“Before you take a person’s house or car, you have a right to come to court and be heard. How much more of a right do you have when they come to take your child?”

Folmar said Godboldo is “relieved” the charges haven’t been reinstated, and to have custody of her daughter again—but both have lasting psychological trauma from the ordeal.

Wayne County prosecutors said they plan to appeal the decision again.

Politics
12:08 am
Mon December 12, 2011

Rep. Levin on unemployment extension: "It must be done"

Sander Levin

Michigan Congressman Sander Levin says Congress should cancel its winter recess if members can’t reach a deal to extend unemployment benefits.

Right now, the federal government supplements state unemployment programs to offer assistance for the long-term unemployed--up to 53 weeks of emergency benefits since the country slid into recession in 2008.

But those benefits will lapse January 1 if Congress doesn’t act this month.

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Auto/Economy
11:56 pm
Sun December 11, 2011

Emergency food providers stretched thin in suburban Detroit

Gleaners Food Bank

People on the front lines of food insecurity in suburban Detroit say things are grim: demand is growing as federal and state food programs are cut.

In Macomb County, anti-hunger advocates are overwhelmed with need. The number of people needing emergency food assistance has almost doubled between 2008 and 2010.

John Kastler is with Gleaners Community Food Bank. He said those funds, particularly from the federal government, “really did make it a lot easier to stock the pantries and put food on the table.”

“And when you talk about these programs being cut and the funding disappearing…it really does put people in crisis,” Kastler said.

Sue Figurski, coordinator of the Macomb Food Program, said the state’s recent decision to implement an asset test for food stamp applicants has put even more strain on food pantries--and proved a degrading process for many seeking help.

“Do you think anybody really and truly wants to be on food stamps? Not be able to take care of their family? Not the people we talk to,” Figurski said.

Last month, Macomb County officials started a Food Policy Council to deal with the problem of growing hunger and declining resources.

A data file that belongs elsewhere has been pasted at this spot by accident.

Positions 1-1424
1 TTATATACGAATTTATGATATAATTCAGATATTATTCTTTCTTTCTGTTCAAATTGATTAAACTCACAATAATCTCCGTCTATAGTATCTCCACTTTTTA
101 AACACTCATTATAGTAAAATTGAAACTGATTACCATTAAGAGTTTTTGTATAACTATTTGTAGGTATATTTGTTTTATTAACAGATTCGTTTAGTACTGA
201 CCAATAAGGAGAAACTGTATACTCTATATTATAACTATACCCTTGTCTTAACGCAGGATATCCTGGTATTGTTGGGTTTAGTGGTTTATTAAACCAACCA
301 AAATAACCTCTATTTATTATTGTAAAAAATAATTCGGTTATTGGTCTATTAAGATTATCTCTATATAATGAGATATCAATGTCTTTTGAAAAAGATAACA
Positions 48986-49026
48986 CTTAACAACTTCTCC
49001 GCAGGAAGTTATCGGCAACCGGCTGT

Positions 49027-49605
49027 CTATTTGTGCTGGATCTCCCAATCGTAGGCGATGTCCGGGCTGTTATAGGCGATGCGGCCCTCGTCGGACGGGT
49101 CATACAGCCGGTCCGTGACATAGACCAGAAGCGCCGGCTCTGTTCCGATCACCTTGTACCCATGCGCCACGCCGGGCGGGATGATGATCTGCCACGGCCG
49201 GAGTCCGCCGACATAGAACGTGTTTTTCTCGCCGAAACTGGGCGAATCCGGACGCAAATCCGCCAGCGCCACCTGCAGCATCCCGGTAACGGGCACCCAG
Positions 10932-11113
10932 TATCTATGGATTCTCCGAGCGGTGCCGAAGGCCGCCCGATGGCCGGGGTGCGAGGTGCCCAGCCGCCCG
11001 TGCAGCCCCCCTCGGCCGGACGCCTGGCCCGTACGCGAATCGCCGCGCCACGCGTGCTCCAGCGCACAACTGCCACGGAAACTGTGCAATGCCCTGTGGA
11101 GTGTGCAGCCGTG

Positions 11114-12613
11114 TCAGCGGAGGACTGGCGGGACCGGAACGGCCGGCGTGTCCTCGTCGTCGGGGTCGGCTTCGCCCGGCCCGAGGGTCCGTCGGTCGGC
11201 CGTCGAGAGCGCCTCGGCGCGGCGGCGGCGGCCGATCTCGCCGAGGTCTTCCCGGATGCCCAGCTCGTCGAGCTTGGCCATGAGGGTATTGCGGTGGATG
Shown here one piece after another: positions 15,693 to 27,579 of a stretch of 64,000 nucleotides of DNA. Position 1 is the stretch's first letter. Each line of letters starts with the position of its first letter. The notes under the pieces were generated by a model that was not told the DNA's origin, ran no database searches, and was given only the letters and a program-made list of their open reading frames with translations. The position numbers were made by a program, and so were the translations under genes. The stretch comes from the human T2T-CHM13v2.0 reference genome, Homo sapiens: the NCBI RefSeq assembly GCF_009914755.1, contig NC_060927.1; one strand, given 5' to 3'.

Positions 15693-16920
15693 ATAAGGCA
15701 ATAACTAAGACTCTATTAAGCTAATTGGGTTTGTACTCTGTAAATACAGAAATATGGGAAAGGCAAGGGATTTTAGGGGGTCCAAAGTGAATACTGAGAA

Education
2:56 pm
Wed December 7, 2011

Detroit students show small gains on national standardized test

Detroit students scored better on the National Assessment of Educational Progress test.
Mercedes Mejia Michigan Radio

Students in Detroit Public Schools showed slight improvements in the latest round of a benchmark standardized test.

But Detroit students still posted the worst scores of any district in the country on the National Assessment of Educational Progress test.

The NAEP exam tests fourth and eighth-graders in reading and math. When Detroit students took the test for the first time in 2009, they produced the worst scores in the test’s history.

In 2011:

·        Math, 4th grade: proficiency up from 31% to 34%

·        Math, 8th grade: proficiency up from 22% to 29%

·        Reading, 4th grade: proficiency up from 27% to 31%

·        Reading, 8th grade: proficiency up from 41% to 43%

Some experts question whether the posted gains are even statistically significant. But Detroit schools’ emergency manager Roy Roberts says the important thing is a positive trend.

“Detroit had the highest gains of any city in any subject in mathematics,” Roberts says. “Detroit also exceeded the state in gains in reading.”

“Like the budget deficit, it will not be eliminated overnight. But we have demonstrated real progress.”

Roberts says the biggest thing hindering Detroit students’ academic performance has been “instability” in the district.

He says the district will announce in January how many more schools to close, charter, or move to the Education Achievement System, a new statewide district for the lowest-performing schools.

Auto/Economy
7:22 pm
Tue December 6, 2011

Southgate couple plans to defy eviction, "occupy" their home

Robert and Debbie Henry
via Occupy Detroit

A Metro Detroit family says they’ll stay in their home, despite threats of eviction. Their action is part of a new initiative coordinated by the national “Occupy” movement.

Rob and Debbie Henry live in the Detroit suburb of Southgate. They got a mortgage loan modification after Debbie had a stroke and lost her job.

The Henrys thought they were following the terms of that process. But a confusing series of events ensued that included their loan being sold to Fannie Mae without their knowledge.

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Politics
12:37 pm
Tue December 6, 2011

Troy Mayor faces critics over anti-gay slur

Protesters outside Troy City Hall Monday
Facebook photo

Troy Mayor Janice Daniels faced a packed and angry house at a City Council meeting Monday night.

Residents and non-residents alike lined up to blast Daniels, who’s come under fire for an anti-gay slur she made on Facebook. A Troy blog unearthed the remark from earlier this year.

It read: “I think I am going to throw away my I love New York carrying bag now that queers can get married there.”

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Politics
5:50 pm
Mon December 5, 2011

Detroit's cash crunch: Report highlights role of debt and legacy costs

user Urban Adventures Flickr

A recent report from the Citizens Research Council of Michigan highlights a sometimes overlooked part of Detroit’s current fiscal crisis: the city’s debt and legacy costs.